Please keep the suggestions coming!

Orangutang: I will probably end up changing that, I like yours much better

posted on Mar, 31 2010 @ 11:37 AM
The book is called The secret teachings of all ages. By P. Manly Hall, its a great sumarization of all or majority of philosophy taught over the past centries, milleniums ect. It also has alot of writing about the occult and metaphysical. It contains mostly western knowledge and not a hole lot of eastern. Mainly because its based on alot of the mystery schools in the west.

posted on Mar, 31 2010 @ 12:06 PM
Thich Nhat Hanh is the man, I'll be looking for that book. I've been wanting to read something of his for a while now. Thanks for sharing.

Nothing I read has ever been profoundly life changing like that, but I've been very thankful for some of these spiritual authors and their books. I guess to give you one, I really liked Krishnamurti's "Conversations on living." Though it took me until darn near the end until I really saw what he was talking about. I actually need to give that another read. He tackles some deep issues and personal problems of others always keeping with his basic principles and teachings. It has short chapters, something good to pick up and put down a lot I guess.

posted on Mar, 31 2010 @ 12:17 PM
I'd definitely recommend the Baghavad gita, it really hits deep down into your soul. Superb.

posted on Mar, 31 2010 @ 02:31 PM
reply to post by bargoose

The Bhagavad Gita, yes, and even more fundamental to understanding reality imo is the Tao the Ching. Both are linked in my signature.

posted on Mar, 31 2010 @ 03:37 PM
reply to post by Novise

I highly recommend Thich Nhat Hanh's books, he has written over 75! This is my first experience reading his works and I am truly amazed.. it actually feels like "Walking in the footsteps of Buddha." You learn his entire childhood, from when he was a young prince, to leaving his wife and child to search for Awareness, practicing with the most experience monks of his time.. and then after that.. when they couldn't teach him anything else, he went out on his own to find true enlightenment.. The chapter where he finally reaches full awareness brought out emotions I had never experienced before.. it was truly an amazing chapter.. and that's only 150 pages in! It's 572 pages long consisting of I believe 3 books.

I am writing down every suggestion you all have made, and I appreciate every last one of them... I definitely have a lot of amazing reads to look forward to!

Keep them coming!!
And if you have gone through, or are going through the same journey as I, please feel free to tell your story.. I would love to hear about everyone elses experiences.

posted on Mar, 31 2010 @ 04:53 PM
reply to post by Dank513

It is funny how quickly we tend to forget he gave up PRINCEHOOD in search of enlightenment. I imagine his family was not happy with him, and his friends thought he was a lunatic. How quickly we forget that small part. As we all deal with the social pangs of such, whether mild or extreme. As some think enlightenment is tied to material gain, success in business/career, God wants you to have "everything," etc. Kind of funny, to remember that small fact at this point in my life. And I am sure I'm not alone.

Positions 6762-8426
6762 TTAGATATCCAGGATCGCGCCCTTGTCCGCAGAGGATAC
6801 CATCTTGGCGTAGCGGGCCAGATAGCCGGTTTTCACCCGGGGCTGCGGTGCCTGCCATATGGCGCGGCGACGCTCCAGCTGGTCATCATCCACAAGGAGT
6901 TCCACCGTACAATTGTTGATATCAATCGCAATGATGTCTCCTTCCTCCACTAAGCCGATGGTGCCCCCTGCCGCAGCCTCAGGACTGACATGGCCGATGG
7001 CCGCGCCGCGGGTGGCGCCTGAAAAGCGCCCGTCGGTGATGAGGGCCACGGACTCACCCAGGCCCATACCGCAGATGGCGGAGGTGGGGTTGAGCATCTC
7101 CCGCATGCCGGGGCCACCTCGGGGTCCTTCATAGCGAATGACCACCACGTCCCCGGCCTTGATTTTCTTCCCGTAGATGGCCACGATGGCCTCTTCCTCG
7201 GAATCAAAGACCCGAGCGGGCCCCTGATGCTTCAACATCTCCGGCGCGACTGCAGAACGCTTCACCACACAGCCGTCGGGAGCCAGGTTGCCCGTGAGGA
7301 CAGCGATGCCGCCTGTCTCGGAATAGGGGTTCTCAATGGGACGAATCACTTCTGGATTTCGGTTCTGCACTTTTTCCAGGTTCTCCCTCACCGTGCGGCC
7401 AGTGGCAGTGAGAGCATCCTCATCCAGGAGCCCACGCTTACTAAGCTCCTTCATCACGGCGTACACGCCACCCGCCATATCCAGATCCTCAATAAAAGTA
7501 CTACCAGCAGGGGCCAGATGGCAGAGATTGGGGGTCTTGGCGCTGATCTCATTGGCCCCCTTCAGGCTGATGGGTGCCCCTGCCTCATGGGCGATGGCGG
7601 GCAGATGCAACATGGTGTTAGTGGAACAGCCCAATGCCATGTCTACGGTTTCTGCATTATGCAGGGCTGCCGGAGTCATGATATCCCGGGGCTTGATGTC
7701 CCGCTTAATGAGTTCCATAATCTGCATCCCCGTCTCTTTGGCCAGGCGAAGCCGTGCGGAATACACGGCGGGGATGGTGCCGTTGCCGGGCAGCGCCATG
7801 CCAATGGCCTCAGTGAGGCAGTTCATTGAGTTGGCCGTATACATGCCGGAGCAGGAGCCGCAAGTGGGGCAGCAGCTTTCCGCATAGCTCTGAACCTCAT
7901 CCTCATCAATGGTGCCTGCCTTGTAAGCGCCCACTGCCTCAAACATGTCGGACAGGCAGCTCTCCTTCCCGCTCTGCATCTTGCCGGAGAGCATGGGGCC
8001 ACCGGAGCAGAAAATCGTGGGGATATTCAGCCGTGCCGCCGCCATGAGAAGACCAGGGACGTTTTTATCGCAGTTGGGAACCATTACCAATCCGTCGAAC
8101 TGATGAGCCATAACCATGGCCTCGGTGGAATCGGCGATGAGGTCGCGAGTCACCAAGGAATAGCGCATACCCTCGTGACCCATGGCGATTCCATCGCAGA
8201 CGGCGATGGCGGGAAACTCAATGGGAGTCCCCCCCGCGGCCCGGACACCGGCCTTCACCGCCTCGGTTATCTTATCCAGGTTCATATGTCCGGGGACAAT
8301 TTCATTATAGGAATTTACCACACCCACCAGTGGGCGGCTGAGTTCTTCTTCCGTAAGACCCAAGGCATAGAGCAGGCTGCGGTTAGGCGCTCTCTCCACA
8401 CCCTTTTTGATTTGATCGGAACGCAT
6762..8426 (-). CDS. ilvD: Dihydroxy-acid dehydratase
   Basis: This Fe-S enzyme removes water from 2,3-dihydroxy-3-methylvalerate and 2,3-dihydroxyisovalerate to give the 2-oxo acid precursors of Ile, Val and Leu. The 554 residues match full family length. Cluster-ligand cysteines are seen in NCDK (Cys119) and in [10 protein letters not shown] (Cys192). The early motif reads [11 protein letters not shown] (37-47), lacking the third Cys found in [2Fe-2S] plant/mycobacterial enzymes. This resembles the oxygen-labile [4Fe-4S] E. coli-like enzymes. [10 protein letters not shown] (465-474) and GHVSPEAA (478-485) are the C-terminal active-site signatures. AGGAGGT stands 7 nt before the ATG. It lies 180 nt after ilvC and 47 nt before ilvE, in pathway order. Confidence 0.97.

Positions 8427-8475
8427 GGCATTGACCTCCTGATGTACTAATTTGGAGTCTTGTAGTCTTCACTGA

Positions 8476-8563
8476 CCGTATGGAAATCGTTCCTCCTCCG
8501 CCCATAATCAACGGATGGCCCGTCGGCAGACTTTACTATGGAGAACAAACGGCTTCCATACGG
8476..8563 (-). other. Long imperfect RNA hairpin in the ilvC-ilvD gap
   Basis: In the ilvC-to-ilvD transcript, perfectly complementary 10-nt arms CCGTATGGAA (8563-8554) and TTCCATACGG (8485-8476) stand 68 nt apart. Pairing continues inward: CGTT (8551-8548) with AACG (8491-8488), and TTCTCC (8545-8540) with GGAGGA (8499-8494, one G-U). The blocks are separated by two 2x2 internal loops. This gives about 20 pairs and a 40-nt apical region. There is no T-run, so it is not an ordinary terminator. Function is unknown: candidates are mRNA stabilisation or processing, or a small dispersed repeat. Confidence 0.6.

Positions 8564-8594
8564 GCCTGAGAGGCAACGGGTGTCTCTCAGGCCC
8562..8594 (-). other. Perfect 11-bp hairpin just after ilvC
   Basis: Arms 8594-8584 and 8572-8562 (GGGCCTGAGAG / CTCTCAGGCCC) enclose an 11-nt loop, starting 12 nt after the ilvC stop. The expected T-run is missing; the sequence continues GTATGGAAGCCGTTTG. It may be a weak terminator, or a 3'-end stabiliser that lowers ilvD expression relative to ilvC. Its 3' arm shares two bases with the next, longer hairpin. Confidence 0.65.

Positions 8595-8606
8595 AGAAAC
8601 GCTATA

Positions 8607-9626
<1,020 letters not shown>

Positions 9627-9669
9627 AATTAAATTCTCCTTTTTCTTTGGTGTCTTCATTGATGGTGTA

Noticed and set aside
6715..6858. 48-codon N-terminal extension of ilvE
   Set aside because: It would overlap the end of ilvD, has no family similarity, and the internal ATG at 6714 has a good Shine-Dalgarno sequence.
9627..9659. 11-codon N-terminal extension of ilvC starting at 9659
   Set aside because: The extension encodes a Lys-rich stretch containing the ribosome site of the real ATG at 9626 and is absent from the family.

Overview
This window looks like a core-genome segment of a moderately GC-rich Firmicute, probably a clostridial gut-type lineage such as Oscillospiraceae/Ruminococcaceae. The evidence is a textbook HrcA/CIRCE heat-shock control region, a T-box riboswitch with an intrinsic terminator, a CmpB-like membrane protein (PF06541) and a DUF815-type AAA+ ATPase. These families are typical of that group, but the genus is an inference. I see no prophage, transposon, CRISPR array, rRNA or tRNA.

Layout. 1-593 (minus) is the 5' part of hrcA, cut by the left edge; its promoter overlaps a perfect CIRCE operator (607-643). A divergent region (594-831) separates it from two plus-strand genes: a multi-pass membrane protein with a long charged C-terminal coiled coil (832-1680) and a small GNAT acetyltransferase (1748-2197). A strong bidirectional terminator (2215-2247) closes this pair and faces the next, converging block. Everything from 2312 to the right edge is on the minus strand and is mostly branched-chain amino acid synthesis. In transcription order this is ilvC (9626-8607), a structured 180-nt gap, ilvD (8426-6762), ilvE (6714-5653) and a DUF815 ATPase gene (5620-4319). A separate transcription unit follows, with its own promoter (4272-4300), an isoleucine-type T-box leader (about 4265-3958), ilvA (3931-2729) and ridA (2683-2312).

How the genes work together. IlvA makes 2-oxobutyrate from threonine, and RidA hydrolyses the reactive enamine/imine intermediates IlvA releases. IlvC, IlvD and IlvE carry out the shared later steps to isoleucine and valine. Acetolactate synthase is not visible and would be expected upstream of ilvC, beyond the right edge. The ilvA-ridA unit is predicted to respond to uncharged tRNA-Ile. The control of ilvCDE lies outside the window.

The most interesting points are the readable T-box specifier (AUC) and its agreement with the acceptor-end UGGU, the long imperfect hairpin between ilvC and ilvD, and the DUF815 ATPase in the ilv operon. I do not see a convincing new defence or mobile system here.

posted on Mar, 31 2010 @ 05:30 PM
reply to post by Novise

Yup, had an entire kingdom waiting for him.. but he didnt agree with the politics and crooked workings of the council.

I've been reading the book again since posting this, and I can tell you the second time around is SO much more enlightening.. Here's a nice excerpt from the book I think you will all enjoy

Uruvela Kassapa sat silently for a moment and then said, "Gautama(Buddha), I know you speak only from your own direct experience. Your words do not simply express concepts. You have said that liberation can only be attained through the efforts of meditation, by looking deeply at things. Do you think that all ceremonies, rituals, and prayers are useless?"
The Buddha pointed to the other side of the river and said, "Kassapa, if a person wants to cross to the other shore, what should he do?"
"If the water is shallow enough, he can wade across. Otherwise he will have to swim or row a boat across."
"I agree. But what if he is unwilling to wade, swim, or row a boat. What if he just stands on this side of the river and prays to the other shore to come to him? What would you think of such a man?"
"I would say he was being quite foolish!"
"Just so, Kassapa! If one doesnt overcome ignorance and mental obstructions, one cannot cross to the other side to liberation, even if one spends one's whole life praying."

[edit on 31-3-2010 by Dank513]

posted on Mar, 31 2010 @ 05:42 PM
I'm new here but not to Spirituality. You said something nice..:But as I grew up I was always one to ask questions.
Let me respond to that. I too asked questions, and then in 7th grade, one was posed to me: Do you believe in all this? (Roman Catholic Doctrine.) I said "No". I said it honestly.